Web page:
Pressure mounted on Friday against singer Ali Zafar after he was hit with a sexual harassment allegation by leading actress Meesha Shafi in the first high profile “#MeToo” accusation in Pakistan.
The allegations were trending across social media in Pakistan after Shafi posted a lengthy message on Twitter, accusing Zafar of physically harassing her on “more than one occasion.”
“This happened to me despite the fact I am an empowered, accomplished woman who is known for speaking her mind!” read the statement.
Zafar denied the accusations, threatening legal action against the actress. “I intend to take this through the courts of law, and to address this professionally and seriously rather than to lodge any accusations here,” he wrote on Twitter.
Following the accusation, other high-profile voices were quick to lend their support. “No woman goes public with allegations like this just for fun. Obviously you spend no time listening to women when they talk about how widespread harassment is in our society,” tweeted novelist and columnist Bina Shah. Multiple women have stepped up following Shafi’s allegations, recounting their own experiences with Zafar on social media.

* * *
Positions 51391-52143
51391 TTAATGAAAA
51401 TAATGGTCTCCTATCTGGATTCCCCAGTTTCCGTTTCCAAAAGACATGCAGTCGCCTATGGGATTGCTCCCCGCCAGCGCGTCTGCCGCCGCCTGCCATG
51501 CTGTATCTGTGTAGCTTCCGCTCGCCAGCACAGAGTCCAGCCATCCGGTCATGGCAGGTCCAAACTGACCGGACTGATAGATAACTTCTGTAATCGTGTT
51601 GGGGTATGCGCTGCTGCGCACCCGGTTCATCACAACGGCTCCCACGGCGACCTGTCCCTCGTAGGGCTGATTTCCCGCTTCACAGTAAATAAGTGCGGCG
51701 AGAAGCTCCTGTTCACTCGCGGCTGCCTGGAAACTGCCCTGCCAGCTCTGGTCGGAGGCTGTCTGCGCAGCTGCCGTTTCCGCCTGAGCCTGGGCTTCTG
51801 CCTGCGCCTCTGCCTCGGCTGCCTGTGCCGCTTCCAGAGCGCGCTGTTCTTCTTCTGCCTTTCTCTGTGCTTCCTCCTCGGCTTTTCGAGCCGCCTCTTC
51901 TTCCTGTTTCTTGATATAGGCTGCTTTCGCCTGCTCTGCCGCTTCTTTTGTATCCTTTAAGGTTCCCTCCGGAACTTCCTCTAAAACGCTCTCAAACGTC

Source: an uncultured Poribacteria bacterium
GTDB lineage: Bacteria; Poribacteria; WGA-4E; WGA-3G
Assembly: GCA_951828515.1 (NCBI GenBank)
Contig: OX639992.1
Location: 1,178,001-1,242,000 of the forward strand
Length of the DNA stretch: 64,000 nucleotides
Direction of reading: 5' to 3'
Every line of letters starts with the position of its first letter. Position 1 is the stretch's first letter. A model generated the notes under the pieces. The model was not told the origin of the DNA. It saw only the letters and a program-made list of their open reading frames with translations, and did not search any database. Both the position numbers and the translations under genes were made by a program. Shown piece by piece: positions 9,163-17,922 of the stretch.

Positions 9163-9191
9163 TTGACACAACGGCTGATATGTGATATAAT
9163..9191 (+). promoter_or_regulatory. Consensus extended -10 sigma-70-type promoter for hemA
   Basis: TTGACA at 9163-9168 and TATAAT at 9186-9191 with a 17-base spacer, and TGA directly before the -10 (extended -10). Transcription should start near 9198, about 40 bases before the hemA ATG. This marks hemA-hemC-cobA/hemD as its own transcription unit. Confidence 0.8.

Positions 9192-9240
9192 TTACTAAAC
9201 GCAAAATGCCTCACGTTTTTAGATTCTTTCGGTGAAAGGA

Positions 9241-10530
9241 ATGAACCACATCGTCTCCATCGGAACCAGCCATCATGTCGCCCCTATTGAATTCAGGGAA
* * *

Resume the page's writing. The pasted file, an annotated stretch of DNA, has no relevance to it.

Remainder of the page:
Zafar has dominated the music charts in Pakistan for nearly two decades and has also starred in a number of films including Bollywood satire Tere bin Laden.
The #MeToo and #TimesUp campaigns have gone global since allegations of sexual misconduct by Hollywood producer Harvey Weinstein were published last October, sparking an avalanche of accusations against other powerful men.
However, the movement has been slow to catch on in Pakistan, where women have fought for their rights for years in a patriarchal society.
In a report released earlier this week by watchdog Human Rights Commission Pakistan, the group said violence against women remained troubling, with 5,660 related crimes reported in the country’s four provinces in the first 10 months of 2017. In August, firebrand opposition leader Imran Khan was also hit with allegations of sexual misconduct by a female lawmaker who accused the famed cricketer of sending obscene text messages and promoting a culture of sexism within his Pakistan Tehreek-e-Insaf party. He later denied the allegations.